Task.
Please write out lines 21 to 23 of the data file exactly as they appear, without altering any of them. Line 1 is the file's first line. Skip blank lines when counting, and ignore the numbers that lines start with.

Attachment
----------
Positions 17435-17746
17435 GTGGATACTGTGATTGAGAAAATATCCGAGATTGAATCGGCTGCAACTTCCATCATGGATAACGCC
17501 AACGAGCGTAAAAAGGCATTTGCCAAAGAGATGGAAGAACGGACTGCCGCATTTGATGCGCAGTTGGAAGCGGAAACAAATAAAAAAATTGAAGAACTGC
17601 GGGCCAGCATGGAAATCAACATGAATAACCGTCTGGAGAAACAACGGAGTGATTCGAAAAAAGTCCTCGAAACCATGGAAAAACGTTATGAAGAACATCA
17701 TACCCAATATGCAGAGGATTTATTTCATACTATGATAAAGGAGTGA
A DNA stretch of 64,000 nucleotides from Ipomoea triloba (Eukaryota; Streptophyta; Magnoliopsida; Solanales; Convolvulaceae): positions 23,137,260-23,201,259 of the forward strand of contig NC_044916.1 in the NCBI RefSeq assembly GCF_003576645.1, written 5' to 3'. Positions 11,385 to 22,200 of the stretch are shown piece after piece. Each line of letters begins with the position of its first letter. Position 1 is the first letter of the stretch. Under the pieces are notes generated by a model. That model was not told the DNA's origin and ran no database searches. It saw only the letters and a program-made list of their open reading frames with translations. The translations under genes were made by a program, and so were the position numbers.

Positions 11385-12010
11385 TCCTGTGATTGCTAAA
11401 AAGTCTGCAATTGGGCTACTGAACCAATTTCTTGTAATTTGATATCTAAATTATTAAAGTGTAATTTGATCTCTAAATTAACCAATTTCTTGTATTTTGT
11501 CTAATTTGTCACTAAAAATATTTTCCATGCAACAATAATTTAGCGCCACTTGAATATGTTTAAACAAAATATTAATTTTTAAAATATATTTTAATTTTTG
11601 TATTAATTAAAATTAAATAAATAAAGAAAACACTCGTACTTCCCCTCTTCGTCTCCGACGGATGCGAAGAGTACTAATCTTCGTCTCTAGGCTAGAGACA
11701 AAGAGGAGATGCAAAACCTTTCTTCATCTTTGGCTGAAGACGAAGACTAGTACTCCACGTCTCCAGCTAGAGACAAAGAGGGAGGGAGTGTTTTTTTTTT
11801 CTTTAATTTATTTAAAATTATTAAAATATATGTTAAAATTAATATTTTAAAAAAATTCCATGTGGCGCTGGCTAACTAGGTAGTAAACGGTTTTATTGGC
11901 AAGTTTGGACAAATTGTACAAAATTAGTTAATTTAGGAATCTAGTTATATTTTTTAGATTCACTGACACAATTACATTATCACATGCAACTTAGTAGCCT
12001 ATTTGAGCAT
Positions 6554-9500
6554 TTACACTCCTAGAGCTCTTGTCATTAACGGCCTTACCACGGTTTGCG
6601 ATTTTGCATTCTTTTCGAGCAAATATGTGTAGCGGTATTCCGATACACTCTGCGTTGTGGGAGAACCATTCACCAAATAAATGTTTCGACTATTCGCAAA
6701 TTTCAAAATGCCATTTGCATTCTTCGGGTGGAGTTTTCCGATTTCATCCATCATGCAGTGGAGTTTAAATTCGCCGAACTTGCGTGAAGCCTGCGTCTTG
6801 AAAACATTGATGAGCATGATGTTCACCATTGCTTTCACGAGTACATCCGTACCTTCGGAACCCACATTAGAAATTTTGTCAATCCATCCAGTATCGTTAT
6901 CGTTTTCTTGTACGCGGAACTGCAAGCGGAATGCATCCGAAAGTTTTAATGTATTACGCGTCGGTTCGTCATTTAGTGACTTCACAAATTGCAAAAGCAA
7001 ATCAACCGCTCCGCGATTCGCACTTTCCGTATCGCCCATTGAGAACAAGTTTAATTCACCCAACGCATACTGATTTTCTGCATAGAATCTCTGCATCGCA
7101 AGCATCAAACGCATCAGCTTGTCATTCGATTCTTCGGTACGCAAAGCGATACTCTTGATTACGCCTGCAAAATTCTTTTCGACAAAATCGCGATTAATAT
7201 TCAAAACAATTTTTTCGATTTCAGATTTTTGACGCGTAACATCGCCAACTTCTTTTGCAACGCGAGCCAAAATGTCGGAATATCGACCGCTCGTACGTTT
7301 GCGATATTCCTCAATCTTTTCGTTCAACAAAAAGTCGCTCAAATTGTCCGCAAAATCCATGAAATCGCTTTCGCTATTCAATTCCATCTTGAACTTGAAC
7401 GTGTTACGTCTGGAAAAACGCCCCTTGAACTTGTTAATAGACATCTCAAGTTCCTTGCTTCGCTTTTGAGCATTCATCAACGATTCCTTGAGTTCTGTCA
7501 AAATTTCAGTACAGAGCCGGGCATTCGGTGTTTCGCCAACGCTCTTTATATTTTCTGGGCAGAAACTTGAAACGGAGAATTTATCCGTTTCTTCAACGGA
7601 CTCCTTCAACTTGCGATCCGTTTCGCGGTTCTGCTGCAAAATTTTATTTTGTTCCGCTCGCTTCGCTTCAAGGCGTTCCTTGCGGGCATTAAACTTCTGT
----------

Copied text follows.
6901 CGTTTTCTTGTACGCGGAACTGCAAGCGGAATGCATCCGAAAGTTTTAATGTATTACGCGTCGGTTCGTCATTTAGTGACTTCACAAATTGCAAAAGCAA
7001 ATCAACCGCTCCGCGATTCGCACTTTCCGTATCGCCCATTGAGAACAAGTTTAATTCACCCAACGCATACTGATTTTCTGCATAGAATCTCTGCATCGCA
7101 AGCATCAAACGCATCAGCTTGTCATTCGATTCTTCGGTACGCAAAGCGATACTCTTGATTACGCCTGCAAAATTCTTTTCGACAAAATCGCGATTAATAT